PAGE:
The Fall – Garden
Mark E Smith
Is he telling a story? I suppose so. 

A very different voice to the one you hear in interviews. For journalists it’s held in and untrusting, made for scanning enemies. The voice on the records is more hieratic. It’s bang on for invoking the three gods here.  It’s very different to the great mass of vocalists of the time who seem to be set on conjuring up a very boring anger. It’s hard to catch hold of any standard feeling when we hear MES. I don’t think there’s ever a sentiment we can take possession of.

The slow descend of his voice at the end of each phrase sometimes splits a sentence in strange places. He liked fucked grammar, everything peppered with errata. These disruptions mess with any plain comprehension.

Often in songs, Smith will draw us to varieties in register, taking on another voice halfway through. Here, a letter from Mr Reg Varney caught on some itchy dictophone spools on (there’s another buried voice there too, some unquiet spirit). Varney is business like – the grammar is near enough conventional. The content however is deranged – scrawled after too much strong coffee and 6 half bottles of Smirnoff smuggled in at some plastics conference’s close.

At the end there’s a Jew on a motorbike. he gets near ecstatic, ups pitch, all wonder at this messianic entrance. Walter Benjamin’s strait gate opening on some Prestwich back street. “He’s HERE! At Last!”

Laurie Anderson – Closed Circuits
Laurie Anderson
“You’re the snake charmer, baby, and you’re also the snake”.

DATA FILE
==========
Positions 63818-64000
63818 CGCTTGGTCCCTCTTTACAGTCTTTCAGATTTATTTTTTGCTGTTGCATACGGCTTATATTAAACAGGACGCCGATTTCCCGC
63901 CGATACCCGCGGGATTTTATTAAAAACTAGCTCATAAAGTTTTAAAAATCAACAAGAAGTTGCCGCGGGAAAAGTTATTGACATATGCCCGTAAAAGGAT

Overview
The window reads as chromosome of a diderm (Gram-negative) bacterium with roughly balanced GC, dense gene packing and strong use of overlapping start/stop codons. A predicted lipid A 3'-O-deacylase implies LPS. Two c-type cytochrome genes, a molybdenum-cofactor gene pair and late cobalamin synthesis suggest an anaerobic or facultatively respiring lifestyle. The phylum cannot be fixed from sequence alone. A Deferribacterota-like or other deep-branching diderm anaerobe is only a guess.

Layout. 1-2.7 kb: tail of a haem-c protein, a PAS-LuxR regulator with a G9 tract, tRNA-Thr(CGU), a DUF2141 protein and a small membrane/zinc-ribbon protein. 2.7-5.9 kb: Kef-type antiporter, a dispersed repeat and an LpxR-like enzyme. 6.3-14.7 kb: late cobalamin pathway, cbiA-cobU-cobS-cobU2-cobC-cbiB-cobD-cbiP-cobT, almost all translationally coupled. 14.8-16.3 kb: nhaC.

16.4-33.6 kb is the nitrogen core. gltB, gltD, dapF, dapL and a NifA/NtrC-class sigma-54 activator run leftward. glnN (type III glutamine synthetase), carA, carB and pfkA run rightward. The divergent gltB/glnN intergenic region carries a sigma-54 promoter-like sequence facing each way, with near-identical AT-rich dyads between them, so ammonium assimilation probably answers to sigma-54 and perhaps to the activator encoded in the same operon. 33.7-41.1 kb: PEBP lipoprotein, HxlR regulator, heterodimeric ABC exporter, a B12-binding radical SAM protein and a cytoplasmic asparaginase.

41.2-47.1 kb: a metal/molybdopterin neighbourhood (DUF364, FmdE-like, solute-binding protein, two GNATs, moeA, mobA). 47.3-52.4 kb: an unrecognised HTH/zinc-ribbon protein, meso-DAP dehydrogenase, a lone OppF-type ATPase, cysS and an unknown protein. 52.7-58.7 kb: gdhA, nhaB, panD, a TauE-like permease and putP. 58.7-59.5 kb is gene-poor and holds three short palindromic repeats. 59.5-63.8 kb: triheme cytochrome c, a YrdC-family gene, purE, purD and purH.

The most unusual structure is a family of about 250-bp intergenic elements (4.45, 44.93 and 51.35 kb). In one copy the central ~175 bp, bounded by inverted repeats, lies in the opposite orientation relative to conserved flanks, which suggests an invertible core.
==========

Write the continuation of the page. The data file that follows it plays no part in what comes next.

Often, Anderson seems to be speaking from some hypnagogic territory. An enchanting disenchanter. You’d shit yourself if you found her sitting at the bottom of your bed with that weird light coming from her mouth. 

She likes to take on other voices, sneaking troubling notions past the skull  A pilot gone AWOL. Some midwestern Mom mediating the state. A distrait lover. Processing the voice on this track makes it a harder school of alienation.

Dragged vowels and crisp consonants. I heard a preacher in an Assemblies of God who used their voice in the same way. A long S fixed the congregation, setting off tongues in their heads and sleighing in the spirit left right and centre. It was like turning on a strobe light in an epilepsy clinic. I’d never seen all the tricks so clearly. I’m sure Laurie must have known that game well enough herself.

Though it must be said: whoever it is here, it’s no preacher. The voice is leatherclad, smokes fierce cigs. It calls us to collusion, to bad knowledge that can’t be shook off. The tricks here take us to truths. Outlining the pattern of the world we would rather stay hid. Laying out our unfreedom as if it were some dirty treat we should learn to enjoy.

Duncan Jones
Poet in Residence

Duncan has lived and worked in Birmingham for over forty years. He does things with words and pictures.

about Duncan Jones »»